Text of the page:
Young Adults Think They May Never Retire

One of the platforms I stand for is to educate people about aging issues sooner in life so that they do not become a crisis situation later. So this study is of interest.

According to the Northwestern Mutual Foundation’s financial literacy Web site, most young adults think they’ll need to be millionaires before they retire.

Visitors to the site were asked how much money they would need to have saved in order to retire. More than four out of five respondents (about 85%) aged 18 to 29 said they would need at least $1 million, and almost half (45%) said they would need at least $2 million. In comparison, only 60% of adults aged 30 and up thought they would need to save $1 million, and only 27% thought they would need at least $2 million.

“While today’s adults think they’ll need one nest egg to retire, young people think they’ll need a baker’s dozen,” said Meridee Maynard, financial literacy expert and senior vice president, Northwestern Mutual. “In contrast to their older counterparts, young adults see a need to save more for retirement, which is wise given this generation is expected to live longer than any in history.”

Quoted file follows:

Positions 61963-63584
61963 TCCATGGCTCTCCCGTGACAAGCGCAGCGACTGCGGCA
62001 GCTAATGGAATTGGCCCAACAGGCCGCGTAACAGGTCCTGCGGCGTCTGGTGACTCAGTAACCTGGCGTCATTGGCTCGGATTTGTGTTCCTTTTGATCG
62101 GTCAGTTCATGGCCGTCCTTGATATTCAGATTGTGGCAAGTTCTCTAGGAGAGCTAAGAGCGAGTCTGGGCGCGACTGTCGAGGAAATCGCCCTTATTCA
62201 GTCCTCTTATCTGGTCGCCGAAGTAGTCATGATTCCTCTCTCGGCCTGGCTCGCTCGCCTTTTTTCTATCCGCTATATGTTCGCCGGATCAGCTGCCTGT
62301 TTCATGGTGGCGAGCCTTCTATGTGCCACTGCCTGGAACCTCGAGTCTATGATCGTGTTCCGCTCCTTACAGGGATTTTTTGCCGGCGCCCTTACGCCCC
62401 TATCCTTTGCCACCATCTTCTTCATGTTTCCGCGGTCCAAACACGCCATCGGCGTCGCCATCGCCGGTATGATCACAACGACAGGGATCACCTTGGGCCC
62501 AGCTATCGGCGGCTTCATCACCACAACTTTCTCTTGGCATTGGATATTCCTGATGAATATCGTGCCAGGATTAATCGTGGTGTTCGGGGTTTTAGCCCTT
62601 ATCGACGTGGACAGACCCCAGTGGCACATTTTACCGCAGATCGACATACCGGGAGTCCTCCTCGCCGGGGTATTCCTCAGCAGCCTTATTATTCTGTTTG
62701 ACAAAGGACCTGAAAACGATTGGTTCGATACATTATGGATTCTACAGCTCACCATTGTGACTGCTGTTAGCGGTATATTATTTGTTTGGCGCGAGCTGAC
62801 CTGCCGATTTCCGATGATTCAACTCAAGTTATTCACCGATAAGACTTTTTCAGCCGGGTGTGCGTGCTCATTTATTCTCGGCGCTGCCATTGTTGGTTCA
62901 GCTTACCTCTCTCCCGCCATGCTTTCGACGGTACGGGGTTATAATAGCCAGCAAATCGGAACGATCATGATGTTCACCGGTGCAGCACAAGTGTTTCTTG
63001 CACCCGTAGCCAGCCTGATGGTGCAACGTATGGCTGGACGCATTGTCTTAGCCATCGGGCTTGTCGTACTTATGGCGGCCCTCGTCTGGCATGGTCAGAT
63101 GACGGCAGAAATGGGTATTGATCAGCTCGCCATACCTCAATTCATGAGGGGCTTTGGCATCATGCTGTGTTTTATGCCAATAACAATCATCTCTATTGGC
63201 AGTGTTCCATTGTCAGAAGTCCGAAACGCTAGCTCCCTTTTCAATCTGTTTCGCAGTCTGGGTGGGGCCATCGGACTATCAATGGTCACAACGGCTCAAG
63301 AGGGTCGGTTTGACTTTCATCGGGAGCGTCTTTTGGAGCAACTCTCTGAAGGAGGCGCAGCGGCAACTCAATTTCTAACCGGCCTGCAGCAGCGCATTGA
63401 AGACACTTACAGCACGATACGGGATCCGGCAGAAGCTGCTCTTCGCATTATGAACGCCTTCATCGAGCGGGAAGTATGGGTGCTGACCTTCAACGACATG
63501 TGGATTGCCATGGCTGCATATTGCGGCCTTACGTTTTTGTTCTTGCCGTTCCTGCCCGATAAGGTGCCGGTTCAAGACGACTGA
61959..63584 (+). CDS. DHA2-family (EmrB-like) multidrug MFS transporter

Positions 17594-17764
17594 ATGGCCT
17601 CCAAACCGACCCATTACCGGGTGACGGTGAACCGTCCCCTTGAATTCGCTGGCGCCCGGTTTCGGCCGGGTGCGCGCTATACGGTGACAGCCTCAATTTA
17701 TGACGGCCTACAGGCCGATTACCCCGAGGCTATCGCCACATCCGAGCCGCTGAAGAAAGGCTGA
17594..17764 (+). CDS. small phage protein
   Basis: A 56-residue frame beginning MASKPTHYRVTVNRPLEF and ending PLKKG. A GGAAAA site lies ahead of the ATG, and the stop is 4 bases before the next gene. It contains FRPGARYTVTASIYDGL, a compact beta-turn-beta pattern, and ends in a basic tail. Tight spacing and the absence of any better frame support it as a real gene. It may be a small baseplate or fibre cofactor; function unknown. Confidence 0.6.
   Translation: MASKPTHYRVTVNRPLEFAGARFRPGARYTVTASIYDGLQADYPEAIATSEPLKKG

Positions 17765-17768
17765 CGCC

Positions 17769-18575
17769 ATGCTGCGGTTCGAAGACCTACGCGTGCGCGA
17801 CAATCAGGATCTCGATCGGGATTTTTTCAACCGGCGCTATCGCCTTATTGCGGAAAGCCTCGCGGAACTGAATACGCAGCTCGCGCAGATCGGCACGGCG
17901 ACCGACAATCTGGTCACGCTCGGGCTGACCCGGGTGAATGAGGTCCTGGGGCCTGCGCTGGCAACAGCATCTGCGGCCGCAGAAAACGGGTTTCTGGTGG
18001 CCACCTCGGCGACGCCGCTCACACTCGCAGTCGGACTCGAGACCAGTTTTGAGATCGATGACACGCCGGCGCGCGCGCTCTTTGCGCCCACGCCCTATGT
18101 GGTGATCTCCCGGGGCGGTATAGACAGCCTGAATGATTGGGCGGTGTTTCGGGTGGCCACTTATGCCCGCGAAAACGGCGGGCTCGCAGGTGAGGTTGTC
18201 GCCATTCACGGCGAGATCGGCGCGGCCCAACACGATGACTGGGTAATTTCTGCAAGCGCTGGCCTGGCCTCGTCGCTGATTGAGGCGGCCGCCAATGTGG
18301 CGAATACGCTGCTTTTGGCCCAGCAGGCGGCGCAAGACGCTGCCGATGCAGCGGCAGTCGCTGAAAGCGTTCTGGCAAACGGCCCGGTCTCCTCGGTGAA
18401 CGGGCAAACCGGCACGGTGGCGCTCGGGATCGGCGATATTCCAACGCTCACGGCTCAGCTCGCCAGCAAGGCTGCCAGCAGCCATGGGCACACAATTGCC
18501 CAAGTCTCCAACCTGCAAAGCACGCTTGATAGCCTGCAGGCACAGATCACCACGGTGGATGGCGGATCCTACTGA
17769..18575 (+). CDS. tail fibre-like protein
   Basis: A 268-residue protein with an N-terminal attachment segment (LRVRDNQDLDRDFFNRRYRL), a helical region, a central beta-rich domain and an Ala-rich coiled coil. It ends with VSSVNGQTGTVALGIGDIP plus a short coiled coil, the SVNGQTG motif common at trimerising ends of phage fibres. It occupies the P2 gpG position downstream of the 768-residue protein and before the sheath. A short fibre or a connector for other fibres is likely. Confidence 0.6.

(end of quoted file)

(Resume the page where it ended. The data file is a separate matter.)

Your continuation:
Over the past century, the average lifespan of people in the United States lengthened by more than 30 years. In late August, the U.S. Centers for Disease Control and Prevention announced that U.S. life expectancy had reached an all-time high, climbing to 77.9 years in 2007. The U.S. Census Bureau projects life expectancy will exceed 79 years by the year 2015, and new mortality tables indicate that some Americans could even live until the age of 121.

“Young people may spend more time and money in retirement, but fortunately, they also have time to prepare. Knowledge is power‰ÛÓpeople who identify their savings goals today are better able to achieve financial security tomorrow.”

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